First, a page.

For most of history (and unfortunately in many places even today) the average individual was a slave – a de facto slave if not a de jure one. He or she – the aam aadmi, as it were, was fodder for someone else. Fodder for the monarch. Fodder for the feudal lord. Fodder for the clergyman or the brahmin. And when ‘law and order’ (which should not be confused with ‘rule of law’) was not maintained – he became fodder even for the good-old barbarian.
Obviously even the feudal lord could be forced to do away with his property and life if the king really desired so. Even the king could not marry someone of another sect or caste because of the state church or temple or mosque. And the priest, like many others, most definitely could not lead a ‘hedonistic’ life publicly lest he be physically attacked by his fellow believers.
So many individuals were forced to act, some more frequently and some less frequently, against their own choice – and not because of persuasion of morals or money. But they were forced to act because of an explicit or implicit threat of violence: a threat, when taken to its logical conclusion, to take away their very lives itself.
Now the libertarian or the classical liberal philosophy would be simplistic if just a few lines could describe it – what with rather rabid debates occasionally flaring up amongst various libertarians on the smallest of nuances! But, I do find the core of the libertarian philosophy to be charmingly simple. It is basically that you are free to do whatever you want so long as it does not threaten somebody else – his or her life, liberty and property. OK, so descending from the 30,000 feet view, how is all this relevant in our daily lives?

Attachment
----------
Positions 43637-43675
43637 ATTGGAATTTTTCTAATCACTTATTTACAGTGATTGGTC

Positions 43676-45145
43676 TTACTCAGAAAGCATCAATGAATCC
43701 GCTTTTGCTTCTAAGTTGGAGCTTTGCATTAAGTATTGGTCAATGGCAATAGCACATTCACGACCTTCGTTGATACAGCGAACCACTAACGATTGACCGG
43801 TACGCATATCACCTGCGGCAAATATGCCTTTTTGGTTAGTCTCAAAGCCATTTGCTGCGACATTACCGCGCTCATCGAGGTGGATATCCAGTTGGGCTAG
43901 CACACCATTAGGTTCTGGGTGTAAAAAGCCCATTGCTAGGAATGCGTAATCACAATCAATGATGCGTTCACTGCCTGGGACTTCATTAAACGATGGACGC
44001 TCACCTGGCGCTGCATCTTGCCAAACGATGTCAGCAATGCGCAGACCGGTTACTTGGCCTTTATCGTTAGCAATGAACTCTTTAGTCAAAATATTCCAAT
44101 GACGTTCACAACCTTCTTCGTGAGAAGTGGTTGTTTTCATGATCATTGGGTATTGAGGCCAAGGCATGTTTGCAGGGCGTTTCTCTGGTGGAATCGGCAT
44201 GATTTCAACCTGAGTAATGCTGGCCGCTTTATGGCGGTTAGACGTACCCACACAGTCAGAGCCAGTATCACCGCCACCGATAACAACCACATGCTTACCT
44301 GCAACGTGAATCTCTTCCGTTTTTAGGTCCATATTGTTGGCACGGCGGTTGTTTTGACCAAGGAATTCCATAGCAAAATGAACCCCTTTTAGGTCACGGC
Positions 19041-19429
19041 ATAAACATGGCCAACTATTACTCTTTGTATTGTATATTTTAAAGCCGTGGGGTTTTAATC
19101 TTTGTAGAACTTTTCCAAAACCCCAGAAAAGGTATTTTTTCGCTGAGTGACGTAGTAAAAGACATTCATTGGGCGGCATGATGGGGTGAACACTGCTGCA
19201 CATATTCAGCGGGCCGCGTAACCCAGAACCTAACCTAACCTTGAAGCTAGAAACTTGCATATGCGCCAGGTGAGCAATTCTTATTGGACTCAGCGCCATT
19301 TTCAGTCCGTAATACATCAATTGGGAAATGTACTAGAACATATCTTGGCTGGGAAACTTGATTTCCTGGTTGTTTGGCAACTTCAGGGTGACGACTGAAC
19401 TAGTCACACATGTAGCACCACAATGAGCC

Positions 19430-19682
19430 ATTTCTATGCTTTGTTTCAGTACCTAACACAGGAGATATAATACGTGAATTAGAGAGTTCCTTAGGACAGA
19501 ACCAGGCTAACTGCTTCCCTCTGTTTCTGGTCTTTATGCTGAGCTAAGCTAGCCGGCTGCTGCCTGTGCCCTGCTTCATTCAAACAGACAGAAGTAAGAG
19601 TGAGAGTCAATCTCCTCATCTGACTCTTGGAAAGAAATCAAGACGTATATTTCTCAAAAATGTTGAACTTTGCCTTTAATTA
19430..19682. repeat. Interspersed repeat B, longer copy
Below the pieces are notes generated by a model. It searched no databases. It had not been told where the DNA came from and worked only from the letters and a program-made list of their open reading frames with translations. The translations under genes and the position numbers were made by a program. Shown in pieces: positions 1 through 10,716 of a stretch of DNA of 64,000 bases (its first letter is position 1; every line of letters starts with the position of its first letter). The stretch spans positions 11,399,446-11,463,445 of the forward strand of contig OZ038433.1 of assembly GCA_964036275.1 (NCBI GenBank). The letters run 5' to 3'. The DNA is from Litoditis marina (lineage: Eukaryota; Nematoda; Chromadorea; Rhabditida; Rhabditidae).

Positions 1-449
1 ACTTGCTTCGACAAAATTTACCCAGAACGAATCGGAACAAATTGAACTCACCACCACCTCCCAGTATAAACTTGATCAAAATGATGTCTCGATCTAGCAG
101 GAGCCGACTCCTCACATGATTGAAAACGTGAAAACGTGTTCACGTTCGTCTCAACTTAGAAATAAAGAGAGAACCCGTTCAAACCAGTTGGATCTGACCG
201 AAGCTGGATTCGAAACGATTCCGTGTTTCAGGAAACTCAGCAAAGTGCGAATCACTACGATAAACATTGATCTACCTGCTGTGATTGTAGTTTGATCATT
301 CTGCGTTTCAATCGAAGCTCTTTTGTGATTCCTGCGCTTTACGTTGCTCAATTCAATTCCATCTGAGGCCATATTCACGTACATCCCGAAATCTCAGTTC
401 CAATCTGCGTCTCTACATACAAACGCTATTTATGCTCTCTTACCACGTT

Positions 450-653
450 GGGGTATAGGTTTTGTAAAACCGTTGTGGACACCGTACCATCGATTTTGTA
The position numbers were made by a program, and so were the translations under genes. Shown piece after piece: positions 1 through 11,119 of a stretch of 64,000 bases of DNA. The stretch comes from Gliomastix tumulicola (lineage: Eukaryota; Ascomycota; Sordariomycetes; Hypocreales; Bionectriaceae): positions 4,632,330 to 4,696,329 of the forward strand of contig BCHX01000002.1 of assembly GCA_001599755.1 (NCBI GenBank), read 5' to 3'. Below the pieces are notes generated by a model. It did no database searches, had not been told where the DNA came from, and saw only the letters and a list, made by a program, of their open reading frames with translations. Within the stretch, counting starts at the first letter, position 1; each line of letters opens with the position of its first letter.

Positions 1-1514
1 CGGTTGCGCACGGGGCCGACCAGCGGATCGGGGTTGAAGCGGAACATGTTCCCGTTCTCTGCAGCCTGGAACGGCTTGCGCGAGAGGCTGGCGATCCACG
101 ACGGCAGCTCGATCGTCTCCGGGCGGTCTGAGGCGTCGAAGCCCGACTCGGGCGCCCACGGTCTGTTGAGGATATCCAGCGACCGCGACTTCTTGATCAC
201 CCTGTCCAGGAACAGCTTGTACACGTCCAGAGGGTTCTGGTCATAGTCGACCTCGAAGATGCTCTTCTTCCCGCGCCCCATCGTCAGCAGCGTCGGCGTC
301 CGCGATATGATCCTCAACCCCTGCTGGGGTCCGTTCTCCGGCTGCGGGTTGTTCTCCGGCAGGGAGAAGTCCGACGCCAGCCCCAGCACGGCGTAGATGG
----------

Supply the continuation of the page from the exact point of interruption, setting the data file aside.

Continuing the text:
Let’s see. Do you believe in not interfering with an individual’s sexual, religious and other preferences as long as others’ preferences are not hurt? (That is materially, not “sentimentally”) Do you agree that free markets have created unprecedented wealth – in fact so much wealth that the rich of a few centuries earlier might not mind being on welfare today? If the answer is even a qualified yes to most of the questions above – there is a very high chance that you are a liberal!
But many believe – so do I – in equality of opportunity even if it means some redistribution. But here we must move beyond this normative consensus, and ask “how”? Perhaps we should be thinking about funding students and not schools (through vouchers) because individual choice and market competition have shown to have better educational outcomes per rupee spent, according to many international studies. Similarly, vouchers for health coverage, food security and so on.
The genuine liberal would always stand in defence of the rule of law, free speech, civil liberties, privacy and oppose an intrusive, big Orwellian government – whether or not he/she supports wars to ‘liberate’ foreign countries. There will always be exceptions, there will always be more moderate and more dogmatic liberals – but our guiding star will always be respecting the uniqueness, and indeed the sentience, of every individual.
(Cross-posted at http://swaraj.nationalinterest.in)
The opinions expressed in this essay are those of the authors. They do not purport to reflect the opinions or views of CCS.